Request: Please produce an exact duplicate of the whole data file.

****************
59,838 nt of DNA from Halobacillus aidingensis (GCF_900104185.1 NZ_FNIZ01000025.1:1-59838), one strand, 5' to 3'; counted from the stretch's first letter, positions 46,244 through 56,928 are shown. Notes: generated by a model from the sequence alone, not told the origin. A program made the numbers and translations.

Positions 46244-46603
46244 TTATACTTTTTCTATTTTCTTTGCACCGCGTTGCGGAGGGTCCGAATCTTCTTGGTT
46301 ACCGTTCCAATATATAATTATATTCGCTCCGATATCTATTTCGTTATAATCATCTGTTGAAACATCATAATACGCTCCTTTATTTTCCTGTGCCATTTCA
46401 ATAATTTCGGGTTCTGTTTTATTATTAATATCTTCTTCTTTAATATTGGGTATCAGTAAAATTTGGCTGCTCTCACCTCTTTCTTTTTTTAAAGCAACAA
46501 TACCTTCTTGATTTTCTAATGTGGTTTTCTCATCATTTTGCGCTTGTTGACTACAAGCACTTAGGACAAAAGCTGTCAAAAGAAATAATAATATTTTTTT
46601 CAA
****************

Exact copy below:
59,838 nt of DNA from Halobacillus aidingensis (GCF_900104185.1 NZ_FNIZ01000025.1:1-59838), one strand, 5' to 3'; counted from the stretch's first letter, positions 46,244 through 56,928 are shown. Notes: generated by a model from the sequence alone, not told the origin. A program made the numbers and translations.

Positions 46244-46603
46244 TTATACTTTTTCTATTTTCTTTGCACCGCGTTGCGGAGGGTCCGAATCTTCTTGGTT
46301 ACCGTTCCAATATATAATTATATTCGCTCCGATATCTATTTCGTTATAATCATCTGTTGAAACATCATAATACGCTCCTTTATTTTCCTGTGCCATTTCA
46401 ATAATTTCGGGTTCTGTTTTATTATTAATATCTTCTTCTTTAATATTGGGTATCAGTAAAATTTGGCTGCTCTCACCTCTTTCTTTTTTTAAAGCAACAA
46501 TACCTTCTTGATTTTCTAATGTGGTTTTCTCATCATTTTGCGCTTGTTGACTACAAGCACTTAGGACAAAAGCTGTCAAAAGAAATAATAATATTTTTTT
46601 CAA